The question mark

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‘See this swelling here, the left half of the globe is being pushed up against that side of the skull by the bleeding.’ The surgeon was twirling his pencil around a sketch of Dom’s brain. Dominic was an uncle. ‘We would go in here, and put in a drain to get the blood out. This is pretty standard, it’s what we normally do.’

Behind us, in casualty, parked in a station surrounded by machines, Dom was writhing, twitching, unconscious. He had always been so welcoming and amiable. It was a wrenching sight. He had fallen in his bathroom that morning and  deteriorated during the day.

‘Sure,’ said the brother who had come on behalf of Dom’s Order. I was not so sure, but rationalised: ‘The brother probably had the legal right to decide. Dom probably wouldn’t survive the surgery, so what had we to lose? He would go that night, with it or without it.’

Playing for time to think, I asked, ‘Can you decide by yourself, or do you need to check with someone?’

‘No,’ he said. ‘I can sign.’

Casualty was worse than usual: they were renovating, it was half its normal size, noisy and messy. The people, though, were poor, ugly and squabbling—that was usual.

They got ready to wheel him to the theatre. It was time to go. The brother stood a foot from the bed and did not touch him. He peered at him. There was no evident emotion. Dom had been in this all-male religious Order for 60 years, as if in a family, and still the bonds had not softened into touch.

Angry—about a lot of things—I made sure I kissed Dom on his prickly sweaty forehead in front of the brother.

I was rung the next morning. Dom had made it to intensive care. He had a dedicated nurse, the cheerful Delia, who managed all his machines. She was trying to get pregnant. In her loud, nasally Australian voice she negotiated over the phone with her husband and doctor about whether this was a good day or not to make love.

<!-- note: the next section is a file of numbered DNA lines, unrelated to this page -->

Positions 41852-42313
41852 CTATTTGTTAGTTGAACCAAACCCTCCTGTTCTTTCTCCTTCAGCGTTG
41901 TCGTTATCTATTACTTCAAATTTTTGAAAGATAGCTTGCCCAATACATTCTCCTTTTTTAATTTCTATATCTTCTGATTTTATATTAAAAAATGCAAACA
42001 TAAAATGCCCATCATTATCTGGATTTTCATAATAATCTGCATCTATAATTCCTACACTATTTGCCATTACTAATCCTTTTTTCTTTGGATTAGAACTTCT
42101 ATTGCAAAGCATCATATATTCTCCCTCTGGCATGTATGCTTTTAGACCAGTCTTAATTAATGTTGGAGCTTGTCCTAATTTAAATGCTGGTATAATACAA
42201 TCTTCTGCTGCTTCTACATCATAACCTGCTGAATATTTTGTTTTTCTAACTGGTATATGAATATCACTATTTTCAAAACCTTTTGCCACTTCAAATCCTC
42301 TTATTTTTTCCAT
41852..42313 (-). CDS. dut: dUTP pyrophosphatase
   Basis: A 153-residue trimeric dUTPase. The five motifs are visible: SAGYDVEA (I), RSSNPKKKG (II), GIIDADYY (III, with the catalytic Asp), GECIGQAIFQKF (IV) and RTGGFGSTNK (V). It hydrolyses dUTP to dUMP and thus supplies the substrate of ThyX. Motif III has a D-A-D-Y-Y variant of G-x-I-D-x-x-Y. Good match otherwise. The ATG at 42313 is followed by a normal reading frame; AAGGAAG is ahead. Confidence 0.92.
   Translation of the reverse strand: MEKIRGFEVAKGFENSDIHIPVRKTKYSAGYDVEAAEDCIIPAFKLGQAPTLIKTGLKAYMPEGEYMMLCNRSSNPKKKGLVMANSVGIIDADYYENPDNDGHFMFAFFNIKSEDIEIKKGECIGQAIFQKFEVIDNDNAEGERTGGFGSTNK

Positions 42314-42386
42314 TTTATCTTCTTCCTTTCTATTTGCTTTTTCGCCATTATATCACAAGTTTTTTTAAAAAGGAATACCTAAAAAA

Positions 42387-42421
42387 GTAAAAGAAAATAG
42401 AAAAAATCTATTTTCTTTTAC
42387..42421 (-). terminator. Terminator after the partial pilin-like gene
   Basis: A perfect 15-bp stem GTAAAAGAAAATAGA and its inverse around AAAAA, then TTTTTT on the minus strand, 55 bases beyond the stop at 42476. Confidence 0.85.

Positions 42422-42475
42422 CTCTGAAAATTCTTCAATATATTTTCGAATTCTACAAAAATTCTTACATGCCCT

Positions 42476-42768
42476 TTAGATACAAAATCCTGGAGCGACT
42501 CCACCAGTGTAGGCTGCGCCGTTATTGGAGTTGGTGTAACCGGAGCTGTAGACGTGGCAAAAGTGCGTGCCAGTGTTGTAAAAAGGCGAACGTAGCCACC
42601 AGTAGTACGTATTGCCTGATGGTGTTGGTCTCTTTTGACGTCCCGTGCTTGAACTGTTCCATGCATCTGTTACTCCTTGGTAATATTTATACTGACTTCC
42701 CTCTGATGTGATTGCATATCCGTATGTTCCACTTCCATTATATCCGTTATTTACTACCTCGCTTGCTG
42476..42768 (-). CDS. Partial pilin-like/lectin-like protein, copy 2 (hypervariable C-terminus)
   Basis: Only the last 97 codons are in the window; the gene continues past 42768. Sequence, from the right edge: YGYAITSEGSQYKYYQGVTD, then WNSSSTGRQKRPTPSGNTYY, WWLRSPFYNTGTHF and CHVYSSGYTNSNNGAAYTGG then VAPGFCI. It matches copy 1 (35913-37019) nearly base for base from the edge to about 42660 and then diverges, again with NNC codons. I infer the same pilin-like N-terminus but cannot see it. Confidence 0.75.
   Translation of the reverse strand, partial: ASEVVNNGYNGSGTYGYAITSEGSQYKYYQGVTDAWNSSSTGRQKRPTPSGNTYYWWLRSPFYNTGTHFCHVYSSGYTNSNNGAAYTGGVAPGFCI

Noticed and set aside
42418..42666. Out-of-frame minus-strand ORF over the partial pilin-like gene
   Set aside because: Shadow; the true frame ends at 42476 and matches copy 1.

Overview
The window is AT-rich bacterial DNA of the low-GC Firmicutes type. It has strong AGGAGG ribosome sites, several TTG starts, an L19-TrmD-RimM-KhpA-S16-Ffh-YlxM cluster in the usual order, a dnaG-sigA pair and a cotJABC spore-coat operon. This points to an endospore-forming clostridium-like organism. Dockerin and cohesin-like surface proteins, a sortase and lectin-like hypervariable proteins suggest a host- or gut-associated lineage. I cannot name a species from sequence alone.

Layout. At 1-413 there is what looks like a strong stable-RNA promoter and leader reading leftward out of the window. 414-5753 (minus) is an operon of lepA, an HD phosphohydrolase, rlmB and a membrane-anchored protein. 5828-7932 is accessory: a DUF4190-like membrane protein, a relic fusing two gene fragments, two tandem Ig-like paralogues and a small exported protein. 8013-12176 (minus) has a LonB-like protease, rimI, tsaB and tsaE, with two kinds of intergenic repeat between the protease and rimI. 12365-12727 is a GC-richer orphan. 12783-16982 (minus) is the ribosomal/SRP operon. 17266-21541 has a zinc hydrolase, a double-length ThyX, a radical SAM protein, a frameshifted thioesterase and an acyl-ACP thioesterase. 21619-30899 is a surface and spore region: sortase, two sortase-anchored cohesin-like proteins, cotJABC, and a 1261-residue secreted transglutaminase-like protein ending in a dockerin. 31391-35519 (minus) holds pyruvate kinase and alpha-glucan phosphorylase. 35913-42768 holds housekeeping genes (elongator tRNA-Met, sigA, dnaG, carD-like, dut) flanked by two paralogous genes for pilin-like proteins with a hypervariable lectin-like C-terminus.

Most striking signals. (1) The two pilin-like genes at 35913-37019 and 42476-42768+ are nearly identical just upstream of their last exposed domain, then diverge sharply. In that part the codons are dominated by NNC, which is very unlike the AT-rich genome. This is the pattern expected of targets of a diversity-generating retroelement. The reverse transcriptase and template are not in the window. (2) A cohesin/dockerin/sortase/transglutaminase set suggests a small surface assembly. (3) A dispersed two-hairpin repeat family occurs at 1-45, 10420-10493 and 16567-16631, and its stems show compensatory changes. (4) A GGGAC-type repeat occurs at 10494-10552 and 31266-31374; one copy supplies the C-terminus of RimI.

Despite her fly-swatting voice, Dom writhed, unconscious for 36 hours. The longer he was unconscious, the more I regretted the decision to do the operation. The chance was that if he did regain consciousness he would have brain damage from all the internal bleeding his fall had caused.

The surgery had left him with a giant question mark traced out in steel staples, which began up above his eyebrows on the crown of his head, curved towards the back and then swung down under his left ear to his neck.

He was 80 now and had joined the Servants of Christ over 60 years ago. He was the seventh boy in a row born to a poor northern suburbs family of devout Catholics. I often saw him in black-and-white Depression-era photos with all his brothers, trussed in ill-fitting suits and ties, just as they were trussed in their poverty, family and Catholicism. They all looked shrewd, competitive, energetic, independent and a bit feral. Their era seemed to have little connection with ours but it was only a decade or two before I was born. I know now how little decades mean. They were taught Latin. It was a way of yoking them to an international and ancient autocracy, incongruous with the lanes, creeks and cricket paddocks they haunted.